David

[EDIT] BTW - that D9VZ number in teh schematic is a generic supercession number for a blue box, that's listed for 49-state Ford/AMC/Jeep from 1975-1988. Numbers include: D6AB12A199A1B, D6AB12A199A2B, D6AE12A199A1A, D6AE12A199A1B, D6AE12A199A1C, D6AE12A199A2A, D6AE12A199A2B, D6AE12A199A2C, D6AE12A199AA, D6AZ12A199A, D6AZ12A199B, D6TE12A199A1A, D6TZ12A199A, D7AZ12A199B, D8AE12A199A1E, D8VE12A199A1A, D8VE12A199A1B, D8VE12A199A1C, D8VE12A199A2A, D8VE12A199A2B, D8VE12A199A2C, D9VZ12A199A, DY184, DY184A, DY184B, DY184C, DY184CDP, DY198, DY337, DY611, DY683, E1FZ12A199A, E8PF12A199AA, E8PF12A199AB, E9VZ12A199A, E9YZ12A199A, F2PF12A199AA, F2PZ12A199A, F2PZ12A199AA... and a few more.
 

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OK...

I think I have it figured out. You have to use the 1975 module(s) unless you are going to rewire/repin the harness for the later DURASPARK II module (BLUE). The 1975 module went OBSOLETE and there was no replacing PN. I was wrong in this reference earlier.

1975 saw three separate SSI modules and were converted to Service PN by Stamping ID. No. As everyone knows, FORD had trouble with the system due to mainly heat issues. The modules were upgraded by year to circumvent this problem as well as to add to performance.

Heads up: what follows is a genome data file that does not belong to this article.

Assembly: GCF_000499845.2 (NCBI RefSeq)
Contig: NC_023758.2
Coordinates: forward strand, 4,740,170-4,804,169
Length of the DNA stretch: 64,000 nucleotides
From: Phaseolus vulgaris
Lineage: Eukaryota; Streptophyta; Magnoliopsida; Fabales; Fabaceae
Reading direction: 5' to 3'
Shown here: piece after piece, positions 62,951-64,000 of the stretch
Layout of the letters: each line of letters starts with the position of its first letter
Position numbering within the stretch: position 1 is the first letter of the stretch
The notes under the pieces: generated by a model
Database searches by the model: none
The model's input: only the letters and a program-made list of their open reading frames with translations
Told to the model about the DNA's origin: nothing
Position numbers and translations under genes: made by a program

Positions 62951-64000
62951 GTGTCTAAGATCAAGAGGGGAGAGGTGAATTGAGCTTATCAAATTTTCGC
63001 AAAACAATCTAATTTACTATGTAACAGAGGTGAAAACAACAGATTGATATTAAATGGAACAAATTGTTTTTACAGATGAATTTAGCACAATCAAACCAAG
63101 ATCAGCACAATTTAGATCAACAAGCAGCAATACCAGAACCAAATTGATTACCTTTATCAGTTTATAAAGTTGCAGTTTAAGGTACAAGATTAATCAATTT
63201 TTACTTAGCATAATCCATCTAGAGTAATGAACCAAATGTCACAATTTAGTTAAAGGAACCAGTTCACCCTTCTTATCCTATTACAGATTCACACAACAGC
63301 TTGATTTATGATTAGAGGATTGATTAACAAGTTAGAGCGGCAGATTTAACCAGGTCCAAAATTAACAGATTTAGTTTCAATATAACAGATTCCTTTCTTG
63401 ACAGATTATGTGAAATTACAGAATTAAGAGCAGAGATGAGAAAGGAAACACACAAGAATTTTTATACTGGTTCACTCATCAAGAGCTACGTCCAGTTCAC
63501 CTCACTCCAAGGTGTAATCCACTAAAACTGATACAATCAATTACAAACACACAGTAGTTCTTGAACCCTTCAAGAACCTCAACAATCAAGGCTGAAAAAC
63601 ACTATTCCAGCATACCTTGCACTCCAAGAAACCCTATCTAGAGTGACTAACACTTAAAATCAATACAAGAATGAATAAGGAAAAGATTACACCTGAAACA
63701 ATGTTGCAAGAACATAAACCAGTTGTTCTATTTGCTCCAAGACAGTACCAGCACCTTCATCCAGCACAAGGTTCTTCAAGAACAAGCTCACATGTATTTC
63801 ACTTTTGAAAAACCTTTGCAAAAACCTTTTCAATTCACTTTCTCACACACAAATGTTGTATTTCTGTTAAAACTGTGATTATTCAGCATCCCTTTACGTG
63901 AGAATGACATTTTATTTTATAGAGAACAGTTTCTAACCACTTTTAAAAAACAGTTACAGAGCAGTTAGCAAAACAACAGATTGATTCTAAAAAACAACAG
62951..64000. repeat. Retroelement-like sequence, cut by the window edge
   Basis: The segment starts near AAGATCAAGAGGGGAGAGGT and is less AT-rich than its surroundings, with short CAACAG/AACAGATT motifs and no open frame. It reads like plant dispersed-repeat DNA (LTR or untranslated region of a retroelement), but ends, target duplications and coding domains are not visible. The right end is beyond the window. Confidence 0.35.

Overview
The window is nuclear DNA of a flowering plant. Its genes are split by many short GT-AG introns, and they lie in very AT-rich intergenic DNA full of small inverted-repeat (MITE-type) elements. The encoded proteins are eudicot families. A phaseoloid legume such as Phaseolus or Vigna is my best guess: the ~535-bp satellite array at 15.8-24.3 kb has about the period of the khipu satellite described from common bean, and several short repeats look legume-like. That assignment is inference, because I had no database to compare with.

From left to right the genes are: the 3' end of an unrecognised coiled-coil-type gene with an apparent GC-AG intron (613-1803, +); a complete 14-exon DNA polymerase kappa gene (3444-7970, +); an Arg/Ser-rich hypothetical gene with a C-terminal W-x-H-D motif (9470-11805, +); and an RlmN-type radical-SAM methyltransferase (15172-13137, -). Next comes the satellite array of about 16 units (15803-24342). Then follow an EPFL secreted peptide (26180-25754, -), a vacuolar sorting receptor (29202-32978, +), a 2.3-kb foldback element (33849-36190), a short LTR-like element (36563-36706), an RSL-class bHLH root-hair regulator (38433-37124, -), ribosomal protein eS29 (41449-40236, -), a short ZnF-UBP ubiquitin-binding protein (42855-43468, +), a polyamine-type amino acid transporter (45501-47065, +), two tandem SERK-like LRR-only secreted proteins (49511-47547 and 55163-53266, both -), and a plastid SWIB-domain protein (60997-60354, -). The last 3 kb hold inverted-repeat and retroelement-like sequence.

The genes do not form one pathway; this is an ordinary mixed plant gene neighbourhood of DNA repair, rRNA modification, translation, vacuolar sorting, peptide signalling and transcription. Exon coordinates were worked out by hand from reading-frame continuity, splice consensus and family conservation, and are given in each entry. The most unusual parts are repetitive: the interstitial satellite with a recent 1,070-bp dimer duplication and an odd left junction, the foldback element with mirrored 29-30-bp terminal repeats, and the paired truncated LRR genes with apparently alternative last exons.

The present module you have (and who knows if it was the original assembly part) Stamping ID No. D5AE 12A199-A2A shows original Service PN as D5AZ 12A199-A. This was later superseded by PN D5AZ 12A199-B and finally D5AZ 12A199-C, which is described as a six wire. The BLUE wire was eliminated on this module. All have GREEN reliefs but some literature I am coming across suggests that the later Service Replacement PN D5AZ 12A199-C may have had a BLUE strain relief. There may be two different modules under the same PN. Only a TSB of the period would substantiate/explain this.

The D5AZ 12A199-C (DY-166-B) is available NOS (GOOGLE the PN as I show it). Stay away from aftermarket and FORD REMAN.

The trouble in buying NOS there is no warranty whereas if you upgraded to the DURASPARK II module, you would (should) have a warranty.

OR, you hit a salvage yard and find a 1975 FORD with a GREEN strain relief module. D5AZ 12A199-A (which you actually have now) would have Stamping ID Nos. D5AE 12A199-A1A or D5AZ 12A199-A2A.

Does this help or do I need to go further?

BTW- Check the distributor stator. It should be BLUE in color. If it is BLACK, it was defective from the factory.
 

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Discussion Starter · #13 ·
OK...

I think I have it figured out. You have to use the 1975 module(s) unless you are going to rewire/repin the harness for the later DURASPARK II module (BLUE). The 1975 module went OBSOLETE and there was no replacing PN. I was wrong in this reference earlier.

1975 saw three separate SSI modules and were converted to Service PN by Stamping ID. No. As everyone knows, FORD had trouble with the system due to mainly heat issues. The modules were upgraded by year to circumvent this problem as well as to add to performance.